Let me first admit this is not your typical political column except in the longshot possibility that it could instigate a recall vote for whomever really makes the player (i.e. $) decisions for the NFL's Philadelphia Eagles.
Sure the plummeting economy has hit families in Philadelphia hard, but it hasn't been near as hard or as heartbreaking as losing future Hall of Famer, Brian Dawkins, a 13 year veteran and heart and soul of the Eagles.
99% of Eagles fans are suicidal. The other 1% have already consummated the act.
Philly is a blue collar town that bleeds Eagle green and if a working man couldn't afford to pay his mortgage, he'd figure out a way to keep his Eagles season ticket.
Undeniably professional teams have dropped veteran players who they feel have lost a step before, no matter how talented, no matter how beloved. But none of those was named NFL's (Defensive) Player of the Month the final month of their last season, the team's leader and was a power on and off the field through the playoff run.
Since the Eagles did make him a offer to play next season, it wasn't that they didn't want them, it was that they didn't want to pay him...enough. The Denver Broncos did. And at the same time, the Philly fan lost feeling in his left arm, grabbed their chest and called 911.
Yet there are writers and sports talk show hosts who think any fans who question the Eagles decision are idiots. (Time to get political) Think of Jonah Goldberg or Bill O'Reilly when anyone criticized George Bush's glorious war plan the four years following our invasion of Iraq. Frank Fitzpatrick of the Philadelphia Inquirer implied those who thought the Eagles should have re-signed Dawkins were drunken, high school dropouts.Longtime WIP Sports Radio host, Howard Eskin, the Michael Savage of Philly sports talk, who regularly denigrates callers whenever he doesn't understand the caller's point (which many times seems to be quite understandable to most listeners) has had his lips permanently affixed to the Eagles management team's butt. Last night he had team President Joe Banner on his radio show. Unfortunately, much like when Sean Hannity interviewed Sarah Palin, Howard forgot that he was allowed to ask followup questions.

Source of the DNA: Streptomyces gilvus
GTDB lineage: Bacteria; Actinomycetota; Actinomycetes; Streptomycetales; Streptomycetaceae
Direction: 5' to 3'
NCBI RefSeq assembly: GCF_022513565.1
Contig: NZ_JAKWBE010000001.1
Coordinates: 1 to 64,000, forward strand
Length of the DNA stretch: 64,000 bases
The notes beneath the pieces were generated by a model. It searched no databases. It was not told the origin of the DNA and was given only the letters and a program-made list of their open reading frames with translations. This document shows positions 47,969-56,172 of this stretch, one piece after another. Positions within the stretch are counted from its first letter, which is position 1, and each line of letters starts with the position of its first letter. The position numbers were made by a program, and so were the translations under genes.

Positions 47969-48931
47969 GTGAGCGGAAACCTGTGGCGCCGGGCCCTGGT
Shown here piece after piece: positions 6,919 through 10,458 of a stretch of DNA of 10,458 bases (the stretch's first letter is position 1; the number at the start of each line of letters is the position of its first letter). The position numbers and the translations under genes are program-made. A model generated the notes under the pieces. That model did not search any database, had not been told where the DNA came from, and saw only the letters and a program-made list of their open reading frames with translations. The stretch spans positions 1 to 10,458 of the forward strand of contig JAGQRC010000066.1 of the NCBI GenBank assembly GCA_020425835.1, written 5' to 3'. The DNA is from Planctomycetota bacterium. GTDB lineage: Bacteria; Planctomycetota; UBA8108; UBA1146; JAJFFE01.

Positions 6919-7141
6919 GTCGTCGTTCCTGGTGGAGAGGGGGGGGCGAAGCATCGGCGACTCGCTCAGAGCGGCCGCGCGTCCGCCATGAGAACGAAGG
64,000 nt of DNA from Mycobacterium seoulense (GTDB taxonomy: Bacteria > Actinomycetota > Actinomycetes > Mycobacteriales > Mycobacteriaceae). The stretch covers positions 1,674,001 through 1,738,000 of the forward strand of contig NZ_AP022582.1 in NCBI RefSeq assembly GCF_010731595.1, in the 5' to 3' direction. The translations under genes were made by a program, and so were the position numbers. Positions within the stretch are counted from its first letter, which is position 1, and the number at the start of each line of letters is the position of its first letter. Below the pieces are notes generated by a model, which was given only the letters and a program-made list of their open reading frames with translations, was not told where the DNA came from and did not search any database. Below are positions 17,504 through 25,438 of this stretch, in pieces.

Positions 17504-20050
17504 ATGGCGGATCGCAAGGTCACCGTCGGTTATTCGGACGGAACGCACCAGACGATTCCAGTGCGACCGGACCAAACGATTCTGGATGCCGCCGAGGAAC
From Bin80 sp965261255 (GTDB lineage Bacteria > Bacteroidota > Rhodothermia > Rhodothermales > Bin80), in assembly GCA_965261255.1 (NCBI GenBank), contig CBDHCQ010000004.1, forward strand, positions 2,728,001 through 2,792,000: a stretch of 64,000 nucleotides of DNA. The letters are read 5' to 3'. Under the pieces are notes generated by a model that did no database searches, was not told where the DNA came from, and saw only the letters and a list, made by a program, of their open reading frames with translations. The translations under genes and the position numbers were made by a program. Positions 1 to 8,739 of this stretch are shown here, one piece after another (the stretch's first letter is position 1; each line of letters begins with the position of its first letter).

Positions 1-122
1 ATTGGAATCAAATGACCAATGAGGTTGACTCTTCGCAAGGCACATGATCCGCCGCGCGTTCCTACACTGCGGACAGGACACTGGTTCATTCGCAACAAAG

Banner said the Eagles never had a chance to counter Denver's offer. Maybe that's because they didn't pick up the phone when Dawkin's agent called to tell them of the offer (three unreturned calls made to Eagles, according to Dawkins). But let's take Banner at his word and he didn't call. I understand these phone machines today work both ways. Was Dawkins important enough for Banner to call Dawkins or his agent? Don't know. Eskin didn't ask.
Was Dawkins expensive? For his age, maybe. A bit. For his worth to the city, Dawk was a bargain. His animated and enthusiastic appearance onto the field electrified the crowd. Wonder if Fitzpatrick who called it "like a kangaroo on crack" ever watched Dawkins emerge from the stadium tunnel. I've never seen a kangaroo on crack, but I doubt it would crawl like a wolverine - a comic book character he fancied - which is how Dawkins usually emerged from the tunnel. On the field he could be counted on to make the most brutal hit of the game. On the sidelines he would lead the crowd in their cherished E-A-G-L-E-S cheer.
Was he affordable to the Eagles? For his career output, the Eagles have been underpaying him for years, but even so, in the world of pro-football, a couple million here and there won't kill the bottom line. Except on the field, especially at wide receiver (unless you're Eskin), this team is not in need of a Stimulus Package. As they were last year, the cash cow Eagles are far under the spending cap, so money was available. Banner has admitted, they are so far under the spending cap they'd have difficulty spending it all.
Sure, as most apologists like Fitzpatrick and Eskin will trumpet, football is a business. But there is good business and bad business. For Warren Buffet sakes, the stock market is an indicator of business. The 14,000 point market was, so is the present 6000 point market. Part of business is the goodwill a company holds for their customers. The Eagles and its defenders think goodwill is worth little. And that, Mr. Lurie (Eagles Owner) and Mr. Banner, is bad business.
Award-winning TV writer Steve Young is author of "Greaty Failures of the Extremely Successful" (www.greatfailure.com and blogs at the appropriately-named SteveYoungonPolitics.com